Advent, AAR, and the Diversity in the Academy

Christians around the world are knee-deep in the season of Advent. Advent is about waiting. Advent is about anticipation. Advent is about the in-breaking of God into the world as the baby Jesus – an in-breaking we hope for, and an in-breaking we prepare our hearts and minds and homes for. But what if we pan out from this Advent waiting from a purely spiritual sense and look at it more broadly?

This year I attended my first annual meeting of the American Academy of Religion (despite having once been a graduate assistant for the AAR in Seminary). I was struck by three things during my time in this conference: the first what the overwhelming number of white men. Like, staggering numbers of white men. There’s a dissertation’s worth of breaking down how privilege and power play into who can and cannot obtain a Ph.D and do scholarly research, but let’s leave it with: there were a WHOLE BUNCH of white guys talking about, presenting on, and being experts in religion.

A second aspect I noticed was that minority traditions (meaning non-Eurocentric and non-Christian) were relegated to specific “tracks” – like the Black Theology Track. This has benefits, but it also means that that critical work is seen as a subcontext to larger conversations.

Finally, I noticed the strong divide between people who were coming from the place as practitioners of religion (or leaders) and scholars. Many were both, of course. But as someone who is a faith leader first and a scholar second, there was a noticeable divide in the academic circles about how scholarship is used and what scholarship is “good.”

These are all problems in the Academy, and it is my Advent prayer that the in-breaking of God helps us to find equity in this (among many) fields.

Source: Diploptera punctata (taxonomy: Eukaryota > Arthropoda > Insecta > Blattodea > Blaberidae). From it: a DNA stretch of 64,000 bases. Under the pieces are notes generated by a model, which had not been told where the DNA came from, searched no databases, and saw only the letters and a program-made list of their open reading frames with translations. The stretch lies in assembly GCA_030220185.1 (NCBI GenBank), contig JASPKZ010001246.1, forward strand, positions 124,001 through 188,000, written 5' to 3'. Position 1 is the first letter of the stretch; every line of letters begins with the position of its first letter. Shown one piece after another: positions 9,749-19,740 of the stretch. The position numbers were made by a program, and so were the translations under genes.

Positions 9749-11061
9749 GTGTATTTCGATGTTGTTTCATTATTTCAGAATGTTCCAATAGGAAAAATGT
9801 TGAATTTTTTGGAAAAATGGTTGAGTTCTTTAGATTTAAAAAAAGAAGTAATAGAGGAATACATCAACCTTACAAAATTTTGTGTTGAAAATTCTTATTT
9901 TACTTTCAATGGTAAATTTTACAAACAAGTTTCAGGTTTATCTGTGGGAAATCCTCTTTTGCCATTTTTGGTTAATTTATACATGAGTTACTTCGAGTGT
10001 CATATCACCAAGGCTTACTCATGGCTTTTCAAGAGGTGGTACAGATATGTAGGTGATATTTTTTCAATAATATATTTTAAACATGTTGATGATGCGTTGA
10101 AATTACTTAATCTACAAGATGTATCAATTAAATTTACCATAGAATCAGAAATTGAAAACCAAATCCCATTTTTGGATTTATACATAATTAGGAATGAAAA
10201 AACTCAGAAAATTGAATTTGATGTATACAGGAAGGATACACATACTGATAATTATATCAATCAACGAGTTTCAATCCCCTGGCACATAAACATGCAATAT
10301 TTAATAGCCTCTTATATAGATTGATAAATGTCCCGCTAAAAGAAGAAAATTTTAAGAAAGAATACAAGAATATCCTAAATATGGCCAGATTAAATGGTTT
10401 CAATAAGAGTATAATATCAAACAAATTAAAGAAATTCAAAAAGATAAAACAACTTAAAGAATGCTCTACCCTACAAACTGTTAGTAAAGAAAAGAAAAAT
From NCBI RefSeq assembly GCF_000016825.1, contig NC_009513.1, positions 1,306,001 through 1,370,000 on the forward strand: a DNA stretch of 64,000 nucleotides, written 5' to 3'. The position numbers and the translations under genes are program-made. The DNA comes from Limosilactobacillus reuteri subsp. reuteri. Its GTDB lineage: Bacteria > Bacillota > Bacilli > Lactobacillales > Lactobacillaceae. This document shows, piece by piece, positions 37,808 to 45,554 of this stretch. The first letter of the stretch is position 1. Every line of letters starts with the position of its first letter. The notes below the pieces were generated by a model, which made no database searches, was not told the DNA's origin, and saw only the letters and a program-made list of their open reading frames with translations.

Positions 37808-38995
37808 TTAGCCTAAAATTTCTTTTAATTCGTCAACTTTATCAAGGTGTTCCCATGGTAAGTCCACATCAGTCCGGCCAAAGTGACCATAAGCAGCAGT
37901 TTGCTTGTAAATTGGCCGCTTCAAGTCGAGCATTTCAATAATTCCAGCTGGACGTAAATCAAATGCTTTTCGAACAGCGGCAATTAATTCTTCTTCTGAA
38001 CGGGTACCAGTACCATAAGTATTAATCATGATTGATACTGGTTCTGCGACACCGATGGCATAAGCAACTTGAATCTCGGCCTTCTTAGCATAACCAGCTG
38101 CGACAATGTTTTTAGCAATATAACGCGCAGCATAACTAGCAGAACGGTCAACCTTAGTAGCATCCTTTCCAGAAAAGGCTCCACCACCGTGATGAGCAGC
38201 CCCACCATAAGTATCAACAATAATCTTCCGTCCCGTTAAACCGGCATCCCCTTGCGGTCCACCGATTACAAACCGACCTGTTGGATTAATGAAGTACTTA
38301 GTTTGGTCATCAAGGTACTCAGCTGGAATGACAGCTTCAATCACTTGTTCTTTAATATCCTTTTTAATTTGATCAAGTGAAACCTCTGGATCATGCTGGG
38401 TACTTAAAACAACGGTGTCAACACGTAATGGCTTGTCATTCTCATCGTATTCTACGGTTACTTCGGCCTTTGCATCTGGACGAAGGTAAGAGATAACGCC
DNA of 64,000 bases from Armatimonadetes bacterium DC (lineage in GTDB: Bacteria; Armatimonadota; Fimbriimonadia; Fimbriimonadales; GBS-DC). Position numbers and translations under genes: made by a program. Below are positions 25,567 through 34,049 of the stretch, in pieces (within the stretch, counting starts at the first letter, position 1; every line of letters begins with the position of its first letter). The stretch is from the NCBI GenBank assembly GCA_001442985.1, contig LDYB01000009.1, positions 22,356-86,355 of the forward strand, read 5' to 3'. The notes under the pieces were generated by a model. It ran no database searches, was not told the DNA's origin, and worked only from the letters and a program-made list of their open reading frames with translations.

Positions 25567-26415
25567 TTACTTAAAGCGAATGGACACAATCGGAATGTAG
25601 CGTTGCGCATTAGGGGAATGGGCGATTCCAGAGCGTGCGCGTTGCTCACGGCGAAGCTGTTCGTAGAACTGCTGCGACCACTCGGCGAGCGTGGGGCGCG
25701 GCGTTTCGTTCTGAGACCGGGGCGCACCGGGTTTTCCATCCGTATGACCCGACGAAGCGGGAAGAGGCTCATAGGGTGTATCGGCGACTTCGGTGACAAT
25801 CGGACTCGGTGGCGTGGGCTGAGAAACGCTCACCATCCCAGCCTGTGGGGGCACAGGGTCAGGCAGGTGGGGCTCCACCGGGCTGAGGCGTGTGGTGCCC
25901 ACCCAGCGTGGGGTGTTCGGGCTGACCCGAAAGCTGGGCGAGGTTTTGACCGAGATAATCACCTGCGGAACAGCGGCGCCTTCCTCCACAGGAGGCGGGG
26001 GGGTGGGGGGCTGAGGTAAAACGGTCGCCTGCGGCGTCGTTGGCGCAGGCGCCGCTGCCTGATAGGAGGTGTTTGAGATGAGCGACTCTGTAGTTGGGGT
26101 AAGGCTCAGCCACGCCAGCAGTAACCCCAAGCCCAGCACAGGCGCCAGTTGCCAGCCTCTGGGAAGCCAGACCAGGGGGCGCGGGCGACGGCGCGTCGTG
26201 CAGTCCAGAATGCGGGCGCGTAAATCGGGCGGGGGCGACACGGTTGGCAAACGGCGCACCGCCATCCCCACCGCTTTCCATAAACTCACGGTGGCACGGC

Let’s start with the fact that many white men do excellent scholarship. Great. But, how is the conversation about second Temple Judaism enhanced by the voice of an African American man who knows a thing or two about living as a minority community? How is our conversation about the role of sacrifice in the Abrahamic Traditions expanded when we hear a Latina theologian speaking? How is our understanding of עָבֶד (ebed, meaning slave or servant) in Isaiah enhanced by queer voices of color? If the dominant body of scholarship is still concentrated within a single identity group, we miss out on the richness of the human experience and how that informs our scholarship.

Advent calls us to wait for the anticipated, expectant in-breaking of God into the world, but it doesn’t call us to do so with passive apathy. We await the birth of Jesus by Lighting candles on our Advent Wreath and reflecting on Scripture. We await the birth of Jesus by decorating our homes and churches, by sending cards that wish for happiness and joy to others, and by making special foods. These are acts of anticipatory celebration. These are moves toward the in-breaking of our Incarnate God.

So too, we should not wait for the Academy to change passively. We shouldn’t wait for God’s in-breaking – an in-breaking that will set the captives free, will give equality and equity to the oppressed, and will amplify the voices of the marginalized – to change the status quo. We prepare for that in-breaking now. We wait, we hope, we prepare, but we do it by working today to build the Kingdom.

It is my Advent prayer that we who are scholars in and of religion look at our own house – our own Academy – and prepare our hearts and minds for an in-breaking. An in-breaking into who can and does critical research. An in-breaking into who has access to research. An in-breaking into who sits around the table – on on the panel.

Hallelujah, Come Lord Jesus.

Image courtesy of Wikimedia Commons.

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One thought on “Advent, AAR, and the Diversity in the Academy

  1. I agree this is an issue (though I am in the majority you describe). I don’t like being “ghettoized” either, as if womens’ voices were only relevant as women in the “feminist studies in religion” panels. The same goes for interreligious dialogue. We dialogue people are often seen as a kind of optional, side-gig sort of thing in religious studies/ theology circles. I think that actually what we do changes EVERYTHING, and *every* theology should be an interreligious theology. Baby steps.

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